Remembering Bob Bishop

Posted Fri, Nov. 14th 2014 in News
Bob Bishop

Bob Bishop at KansasFest 2011 with one of his original cassette tape products.

Bob Bishop, co-founder of Apple’s R&D lab and the keynote speaker at KansasFest 2011, passed away recently.  You may learn more about his legacy through the Apple ][ History website or a recording of the keynote.

In Bishop’s obituary, his colleague and friend Mr. Wozniak shared that “[Bob’s passing] indeed is VERY sad for me. It really makes you realize that all the good people you have known will pass someday. Bob was an important person in my life during the early Apple days, the later Apple days, and afterwards. I try to live by the concepts in his book Shades of Reality.

Bob was part of the early history of the Apple computer and has developed numerous commercial software titles, worked side-by-side with Apple co-founder Steve Wozniak, written a book on assembly language programming, and published articles in most Apple II magazines. Bob has lived what most of us only dream about, and he has the stories to prove it.

In 1976, Dr. Bishop knocked on Steve Jobs’ door and ended up owning an Apple I. Soon, he bought one of the first Apple II computers. A few months later, the first graphical Apple II games, like Rocket Pilot and Star Wars, came from Bob’s keyboard before Apple had even finished the documentation. Later, Bob brought speech to the personal computer with Apple-Talker and Apple-Listener. In 1978, Bob and Steve Wozniak founded Apple’s research and development division. His program Apple-Vision was included on DOS 3.3 master disks, demonstrating the audio and video capabilities of the Apple II. Even after retiring in 1981, he continued using, programming, and writing about the entire Apple II line.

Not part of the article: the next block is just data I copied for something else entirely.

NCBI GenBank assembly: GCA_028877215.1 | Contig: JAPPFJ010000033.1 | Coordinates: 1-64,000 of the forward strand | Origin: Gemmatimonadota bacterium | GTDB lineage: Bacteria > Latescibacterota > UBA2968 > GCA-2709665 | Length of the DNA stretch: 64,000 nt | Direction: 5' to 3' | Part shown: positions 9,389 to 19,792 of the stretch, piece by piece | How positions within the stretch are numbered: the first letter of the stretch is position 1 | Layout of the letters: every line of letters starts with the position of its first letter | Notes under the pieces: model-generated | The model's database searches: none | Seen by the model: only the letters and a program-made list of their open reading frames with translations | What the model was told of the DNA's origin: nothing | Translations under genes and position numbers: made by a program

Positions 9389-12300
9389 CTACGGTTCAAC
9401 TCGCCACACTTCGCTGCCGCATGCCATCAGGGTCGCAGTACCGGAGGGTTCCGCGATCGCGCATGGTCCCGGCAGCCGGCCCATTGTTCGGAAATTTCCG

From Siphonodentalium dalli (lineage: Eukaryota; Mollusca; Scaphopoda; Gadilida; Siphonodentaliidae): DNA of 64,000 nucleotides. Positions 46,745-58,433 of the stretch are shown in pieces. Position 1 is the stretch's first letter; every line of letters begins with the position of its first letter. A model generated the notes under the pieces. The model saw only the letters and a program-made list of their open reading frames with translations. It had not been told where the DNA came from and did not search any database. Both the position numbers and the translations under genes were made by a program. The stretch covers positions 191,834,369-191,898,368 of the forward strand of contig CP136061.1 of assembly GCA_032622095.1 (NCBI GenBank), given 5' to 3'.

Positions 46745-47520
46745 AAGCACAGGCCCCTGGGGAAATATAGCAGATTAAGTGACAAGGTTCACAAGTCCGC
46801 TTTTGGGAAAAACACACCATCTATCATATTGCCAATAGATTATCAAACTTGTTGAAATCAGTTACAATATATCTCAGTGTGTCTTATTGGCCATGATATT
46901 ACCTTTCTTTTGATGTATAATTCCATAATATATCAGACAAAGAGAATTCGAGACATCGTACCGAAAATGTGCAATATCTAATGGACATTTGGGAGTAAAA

The stories do not end with the Apple II. Bob has hosted a radio show using the “Mr. Logic” personality, written essays, founded a comic book club, designed a computer programming language, and written online riddles.

Thank you, Bob Bishop, for everything you’ve accomplished and shared.

Bob Bishop’s keynote speech

Posted Mon, May. 21st 2012 in Echoes of KFest (video), News

The start of each KansasFest’s schedule of sessions is the keynote speech, delivered by someone who has made an immeasurable impact on the development of the Apple II platform and community. While we eagerly await legendary programmer John Romero kicking off KansasFest 2012, we’re pleased to finally release the video of Bob Bishop’s 2011 keynote speech.

Bob Bishop talked for more than an hour about co-founding (with Steve Wozniak) Apple’s R&D division, programming the Apple II computers that powered the television show Tic Tac Dough, writing the book on assembly language programming, and his development of the modern programming language SiMPLE.

This video was recorded July 20, 2011, by Jason Scott.

Updates from KansasFest 2011

Posted Thu, Jul. 21st 2011 in News

KansasFest has been in full swing for more than 48 hours, and attendees are already exhausted from the bounty of sessions, hardware, knowledge, and camaraderie. A few have even taken the time to share their experiences with the online community, so if you couldn’t make it here yourself, you can catch a glimpse of the action as it’s happening.

Kirk Mitchell has continued his tradition of daily reports to the Usenet newsgroup comp.sys.apple2. Rather than duplicate his efforts, the staff of A2Central.com are firing out morsels of news in a timely fashion, including several YouTube videos. Steve Weyhrich has used information gleaned from yesterday’s keynote speech to update his page on Bob Bishop. And Ken Gagne wrote a brief post on why it’s great to be a part of the Apple II community.

Bob Bishop

Bob Bishop with one of his original cassette tape products.